Five picks on intercultural communication


The ability to understand the impact of cultural background on the way one interprets the world is useful for everyone, regardless of work community. In a multicultural organization where communication is an important part of work, it is even necessary. At the moment, there are restrictions limiting our life and at times it may seem there are few opportunities for intercultural communication. However, it is good to remember that HAMK is an active member of several international networks. Also, HAMK community includes people with varied backgrounds, and internationality is an integral part of our university community.

Here are five picks on intercultural communication. The selection has been made by Roope Hollmén from HAMK library. For more tips, see his topic list.

Fitzpatrick. (2019). Understanding intercultural interaction: A guide to key concepts. Emerald Publishing Limited.

As education and work become increasingly international, every student and professional at some point is likely to feel the need to explore and discuss concepts of culture and identity in order to be prepared for intercultural encounters in the globalised workplace. Understanding Intercultural Interaction encourages readers to abandon the notion that culture is something static that we possess or have inherited and to see it as fluid and dynamic, created, interpreted and negotiated through social interaction.

Sobre-Denton, M. & Bardhan, N. (2013). Cultivating Cosmopolitanism for Intercultural Communication: Communicating as a Global Citizen. Routledge.

This book engages the notion of cosmopolitanism as it applies to intercultural communication. Moving intercultural communication studies towards the global in complex and nuanced ways, this book highlights crucial links between globalization, transnationalism, postcolonialism, cosmopolitanism, social injustice and intercultural communication, and will help in the creation of classroom spaces devoted to exploring these links. In sum, this book orients intercultural communication scholarship firmly towards the critical and postcolonial, while still allowing the incorporation of traditional intercultural communication concepts, thereby preparing students, scholars, educators and interculturalists to communicate ethically in a world that is simultaneously global and local.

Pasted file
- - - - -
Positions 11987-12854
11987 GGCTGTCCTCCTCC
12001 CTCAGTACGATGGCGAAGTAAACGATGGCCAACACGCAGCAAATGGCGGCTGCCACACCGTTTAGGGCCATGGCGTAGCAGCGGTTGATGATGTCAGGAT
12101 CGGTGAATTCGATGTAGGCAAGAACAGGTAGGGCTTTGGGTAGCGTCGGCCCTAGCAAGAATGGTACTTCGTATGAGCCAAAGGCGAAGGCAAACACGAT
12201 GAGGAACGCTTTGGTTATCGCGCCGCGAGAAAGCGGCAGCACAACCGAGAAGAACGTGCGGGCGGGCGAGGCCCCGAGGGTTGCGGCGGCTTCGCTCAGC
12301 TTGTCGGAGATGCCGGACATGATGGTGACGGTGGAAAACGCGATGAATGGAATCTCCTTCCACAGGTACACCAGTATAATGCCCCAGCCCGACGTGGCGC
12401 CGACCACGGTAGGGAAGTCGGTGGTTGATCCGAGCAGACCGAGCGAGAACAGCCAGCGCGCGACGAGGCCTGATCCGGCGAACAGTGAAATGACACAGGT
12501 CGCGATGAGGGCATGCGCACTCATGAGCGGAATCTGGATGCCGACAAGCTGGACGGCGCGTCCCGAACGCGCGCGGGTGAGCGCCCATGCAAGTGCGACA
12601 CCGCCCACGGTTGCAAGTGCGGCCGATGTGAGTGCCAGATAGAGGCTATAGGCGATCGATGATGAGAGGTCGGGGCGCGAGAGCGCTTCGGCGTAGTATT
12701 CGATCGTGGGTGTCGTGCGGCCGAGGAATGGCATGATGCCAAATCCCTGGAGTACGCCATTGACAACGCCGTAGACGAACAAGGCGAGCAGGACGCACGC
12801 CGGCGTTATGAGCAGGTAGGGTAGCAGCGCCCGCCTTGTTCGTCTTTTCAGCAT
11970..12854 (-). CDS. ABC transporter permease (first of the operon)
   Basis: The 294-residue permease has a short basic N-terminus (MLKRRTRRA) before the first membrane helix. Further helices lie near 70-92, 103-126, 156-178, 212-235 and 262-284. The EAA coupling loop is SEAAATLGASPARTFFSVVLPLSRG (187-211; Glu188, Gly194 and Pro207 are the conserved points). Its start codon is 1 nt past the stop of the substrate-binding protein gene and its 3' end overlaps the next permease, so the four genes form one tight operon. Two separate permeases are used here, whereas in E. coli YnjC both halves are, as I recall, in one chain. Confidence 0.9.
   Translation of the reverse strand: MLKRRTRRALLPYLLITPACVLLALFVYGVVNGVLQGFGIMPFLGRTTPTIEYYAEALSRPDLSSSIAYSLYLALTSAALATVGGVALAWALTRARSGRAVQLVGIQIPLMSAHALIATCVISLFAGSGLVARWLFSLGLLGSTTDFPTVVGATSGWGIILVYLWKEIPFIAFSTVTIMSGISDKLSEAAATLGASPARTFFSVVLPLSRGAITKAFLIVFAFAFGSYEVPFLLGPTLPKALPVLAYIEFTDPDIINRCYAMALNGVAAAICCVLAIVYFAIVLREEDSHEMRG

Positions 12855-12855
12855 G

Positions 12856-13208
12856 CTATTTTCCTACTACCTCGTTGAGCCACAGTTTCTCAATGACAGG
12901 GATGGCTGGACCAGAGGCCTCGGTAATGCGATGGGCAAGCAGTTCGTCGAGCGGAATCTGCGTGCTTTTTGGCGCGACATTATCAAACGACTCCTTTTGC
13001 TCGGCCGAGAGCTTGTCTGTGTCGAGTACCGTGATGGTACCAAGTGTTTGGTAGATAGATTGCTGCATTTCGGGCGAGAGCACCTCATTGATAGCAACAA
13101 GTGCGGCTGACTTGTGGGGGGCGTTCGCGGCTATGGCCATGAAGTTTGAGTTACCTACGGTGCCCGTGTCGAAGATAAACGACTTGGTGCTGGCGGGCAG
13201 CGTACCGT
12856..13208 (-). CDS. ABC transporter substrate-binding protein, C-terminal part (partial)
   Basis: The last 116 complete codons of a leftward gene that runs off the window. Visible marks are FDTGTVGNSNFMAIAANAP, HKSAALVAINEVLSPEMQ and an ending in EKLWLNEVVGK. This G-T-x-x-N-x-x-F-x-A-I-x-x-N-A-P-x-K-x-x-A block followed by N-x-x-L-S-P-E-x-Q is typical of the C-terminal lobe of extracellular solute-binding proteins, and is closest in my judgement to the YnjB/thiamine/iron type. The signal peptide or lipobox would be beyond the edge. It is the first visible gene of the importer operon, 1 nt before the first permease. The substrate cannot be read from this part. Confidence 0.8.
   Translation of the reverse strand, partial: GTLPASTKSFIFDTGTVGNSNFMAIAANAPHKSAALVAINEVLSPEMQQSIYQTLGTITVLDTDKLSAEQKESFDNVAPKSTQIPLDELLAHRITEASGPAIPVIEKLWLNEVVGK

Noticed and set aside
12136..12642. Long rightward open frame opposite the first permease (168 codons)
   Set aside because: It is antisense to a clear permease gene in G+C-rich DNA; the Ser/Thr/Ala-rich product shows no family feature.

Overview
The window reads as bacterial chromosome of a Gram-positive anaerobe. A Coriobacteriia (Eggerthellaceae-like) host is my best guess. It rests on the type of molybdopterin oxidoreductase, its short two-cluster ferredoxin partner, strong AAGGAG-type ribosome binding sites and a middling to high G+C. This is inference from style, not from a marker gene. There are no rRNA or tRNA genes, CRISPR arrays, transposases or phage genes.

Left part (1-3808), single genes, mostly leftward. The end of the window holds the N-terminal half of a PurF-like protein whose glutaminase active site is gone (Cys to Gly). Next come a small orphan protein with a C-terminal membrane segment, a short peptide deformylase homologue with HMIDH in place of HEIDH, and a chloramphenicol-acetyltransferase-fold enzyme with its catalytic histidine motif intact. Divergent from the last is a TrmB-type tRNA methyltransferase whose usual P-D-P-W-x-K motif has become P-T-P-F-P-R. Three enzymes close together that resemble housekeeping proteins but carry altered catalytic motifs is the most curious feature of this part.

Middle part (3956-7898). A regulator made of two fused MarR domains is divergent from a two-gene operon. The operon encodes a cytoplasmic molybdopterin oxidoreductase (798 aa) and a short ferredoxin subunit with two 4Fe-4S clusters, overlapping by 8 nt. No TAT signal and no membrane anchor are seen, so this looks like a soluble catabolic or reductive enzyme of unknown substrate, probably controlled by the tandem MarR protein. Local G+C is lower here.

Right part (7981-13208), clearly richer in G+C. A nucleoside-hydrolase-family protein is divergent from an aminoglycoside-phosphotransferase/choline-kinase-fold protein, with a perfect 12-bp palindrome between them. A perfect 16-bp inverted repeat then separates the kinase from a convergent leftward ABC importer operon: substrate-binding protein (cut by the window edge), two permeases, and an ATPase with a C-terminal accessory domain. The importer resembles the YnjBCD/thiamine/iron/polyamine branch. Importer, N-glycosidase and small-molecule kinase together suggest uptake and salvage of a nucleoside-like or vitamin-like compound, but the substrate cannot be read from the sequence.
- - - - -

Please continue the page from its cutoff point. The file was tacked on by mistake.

Jandt, F. E. (2013). An introduction to intercultural communication: Identities in a global community (7th ed.). Sage.

Filled with thought-provoking examples, photos, quotes, cases, and stories that spark students’ interest and challenge them to reconsider existing viewpoints, the Seventh Edition of Fred Jandt’s An Introduction to Intercultural Communication–a historical framework featuring extensive relevant updates–prepares today’s readers to successfully navigate our increasingly global community.

Dolan, S. L., Kawamura, K. M. & Kristine Marin Kawamura. (2015). Cross Cultural Competence: A Field Guide for Developing Global Leaders and Managers. Emerald Publishing Limited.

The book is grounded in the most rigorous and relevant theories, research, and learning methods and makes them easily accessible and fun to apply. Rich with exercises, case studies, survey instruments, and tools, it is based on the authors’ extensive experience in delivering cross cultural training, coaching, and consulting in multiple languages to numerous organizations across the globe. The book may also be used by individuals who want to better understand the complexity of working and living in a cross cultural world or who want to improve their capabilities in cross cultural management the concepts, knowledge, skills, and training tools needed to develop global competence in people and organizations.

Chen, L. (2017). Intercultural Communication. De Gruyter Mouton.

This handbook takes a multi-disciplinary approach to offer a current state-of-art survey of intercultural communication (IC) studies. The chapters aim for conceptual comprehension, theoretical clarity and empirical understanding with good practical implications. Attention is mostly on face to face communication and networked communication facilitated by digital technologies, much less on technically reproduced mass communication. Contributions cover both cross cultural communication and intercultural communication.

A bonus tip:

Sharifian, F. J., Jamarani, M., Sharifian, F., Hua, Z. & Kramsch, C. J. (2012). Language and intercultural communication in the new era. Routledge.

Studies of intercultural communication in applied linguistics initially focused on miscommunication, mainly between native and non-native speakers of English. The advent of the twenty-first century has witnessed, however, a revolution in the contexts and contents of intercultural communication; technological advances such as chat rooms, emails, personal weblogs, Facebook, Twitter, mobile text messaging on the one hand, and the accelerated pace of people’s international mobility on the other have given a new meaning to the term ‘intercultural communication’. Given the remarkable growth in the prevalence of intercultural communication among people from many cultural backgrounds, and across many contexts and channels, conceptual divides such as ‘native/non-native’ are now almost irrelevant. This has caused the power attached to English and native speaker-like English to lose much of its automatic domination. This book showcases recent studies in the field in a multitude of contexts to enable a collective effort towards advancements in the area.

Thank you for the main picture: Mohamed Hassan@pixabay

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